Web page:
February is American Heart Month

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Heart disease is the leading cause of death for both men and women, but heart disease is preventable and controllable.

Heart disease is a major problem. Every year, about 715,000 Americans have a heart attack. About 600,000 people die from heart disease in the United States each year—that’s one out of every four deaths.

The five major symptoms of a heart attack

  • Pain or discomfort in the jaw, neck, or back.
  • Feeling weak, light-headed, or faint.
  • Chest pain or discomfort.
  • Pain or discomfort in arms or shoulder
  • Shortness of breath

If you think that you or someone you know is having a heart attack, call 911 immediately. Early recognition and prompt action is the key.

Cardiovascular disease, including heart disease and stroke, costs the United States $312.6 billion each year. This total includes the cost of health care services, medications, and lost productivity. These conditions also are leading causes of disability, preventing Americans from working and enjoying family activities.

Small steps to take to bring ourselves or our loved ones closer to heart health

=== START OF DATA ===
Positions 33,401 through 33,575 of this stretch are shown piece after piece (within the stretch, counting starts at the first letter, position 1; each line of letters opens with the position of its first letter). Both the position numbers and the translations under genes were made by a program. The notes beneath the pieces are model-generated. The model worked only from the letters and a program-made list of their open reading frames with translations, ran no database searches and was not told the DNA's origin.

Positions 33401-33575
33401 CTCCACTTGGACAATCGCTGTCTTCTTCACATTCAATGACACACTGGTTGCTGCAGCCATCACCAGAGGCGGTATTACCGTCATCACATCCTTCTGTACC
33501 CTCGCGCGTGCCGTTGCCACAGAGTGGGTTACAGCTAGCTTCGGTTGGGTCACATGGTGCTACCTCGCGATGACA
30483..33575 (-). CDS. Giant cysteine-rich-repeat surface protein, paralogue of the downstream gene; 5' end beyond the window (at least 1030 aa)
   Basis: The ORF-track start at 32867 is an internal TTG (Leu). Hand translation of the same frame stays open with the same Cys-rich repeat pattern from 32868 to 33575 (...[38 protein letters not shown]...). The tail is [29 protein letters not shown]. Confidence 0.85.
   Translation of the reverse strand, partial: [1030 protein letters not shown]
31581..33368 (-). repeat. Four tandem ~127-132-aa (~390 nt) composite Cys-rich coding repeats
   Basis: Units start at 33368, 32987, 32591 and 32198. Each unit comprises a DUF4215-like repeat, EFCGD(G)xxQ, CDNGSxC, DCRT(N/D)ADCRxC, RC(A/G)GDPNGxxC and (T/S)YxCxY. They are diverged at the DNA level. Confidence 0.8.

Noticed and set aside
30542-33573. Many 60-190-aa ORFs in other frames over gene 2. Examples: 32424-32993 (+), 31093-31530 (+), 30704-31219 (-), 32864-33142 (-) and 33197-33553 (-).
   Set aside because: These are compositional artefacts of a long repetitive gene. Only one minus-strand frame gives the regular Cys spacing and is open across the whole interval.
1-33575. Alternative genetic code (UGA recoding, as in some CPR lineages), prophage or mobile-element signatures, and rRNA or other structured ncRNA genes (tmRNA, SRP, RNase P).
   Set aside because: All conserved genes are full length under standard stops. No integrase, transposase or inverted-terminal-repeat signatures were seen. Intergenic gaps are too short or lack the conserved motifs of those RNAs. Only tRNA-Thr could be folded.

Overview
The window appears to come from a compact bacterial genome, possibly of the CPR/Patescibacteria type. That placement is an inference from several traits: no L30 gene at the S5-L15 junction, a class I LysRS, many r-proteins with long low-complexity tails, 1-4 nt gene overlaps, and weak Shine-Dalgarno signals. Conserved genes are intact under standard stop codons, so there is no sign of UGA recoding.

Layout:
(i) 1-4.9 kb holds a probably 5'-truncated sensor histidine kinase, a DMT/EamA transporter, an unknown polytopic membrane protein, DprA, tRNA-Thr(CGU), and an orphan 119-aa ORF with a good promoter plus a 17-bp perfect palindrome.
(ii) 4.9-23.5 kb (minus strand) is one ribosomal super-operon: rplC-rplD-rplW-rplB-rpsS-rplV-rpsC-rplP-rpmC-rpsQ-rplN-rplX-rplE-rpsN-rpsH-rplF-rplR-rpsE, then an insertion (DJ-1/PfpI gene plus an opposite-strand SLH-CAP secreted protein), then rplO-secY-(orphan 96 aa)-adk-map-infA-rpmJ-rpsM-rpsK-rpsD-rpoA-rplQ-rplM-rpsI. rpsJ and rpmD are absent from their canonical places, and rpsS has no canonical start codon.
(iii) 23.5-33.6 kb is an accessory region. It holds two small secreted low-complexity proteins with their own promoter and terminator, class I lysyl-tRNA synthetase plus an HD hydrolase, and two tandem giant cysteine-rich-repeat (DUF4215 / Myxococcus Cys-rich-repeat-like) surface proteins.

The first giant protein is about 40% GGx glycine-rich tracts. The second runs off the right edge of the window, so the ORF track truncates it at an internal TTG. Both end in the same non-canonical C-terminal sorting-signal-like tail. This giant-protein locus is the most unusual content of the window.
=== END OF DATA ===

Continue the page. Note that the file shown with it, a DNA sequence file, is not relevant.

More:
Of course we must take it one step at a time.

As you begin your journey to better heart health, keep these things in mind:

  • Don’t become overwhelmed. Every step brings you closer to a healthier heart.
  • Don’t go it alone. The journey is more fun when you have company. Ask friends and family to join you.
  • Don’t get discouraged. You may not be able to take all of the steps at one time. Get a good night’s sleep and do what you can tomorrow.
  • Reward yourself. Find fun things to do to decrease your stress. Round up some colleagues for a lunchtime walk, join a singing group, or have a healthy dinner with your family or friends.

Plan for Prevention

  • Eat a healthy diet
  • Maintain a healthy weight
  • Exercise regularly
  • Monitor your blood pressure
  • Don’t smoke
  • Limit alcohol use
  • Have your cholesterol checked.
  • Manage your diabetes.
  • Take your medicine.

 Together, we can prevent heart disease, one step at a time.

 

 

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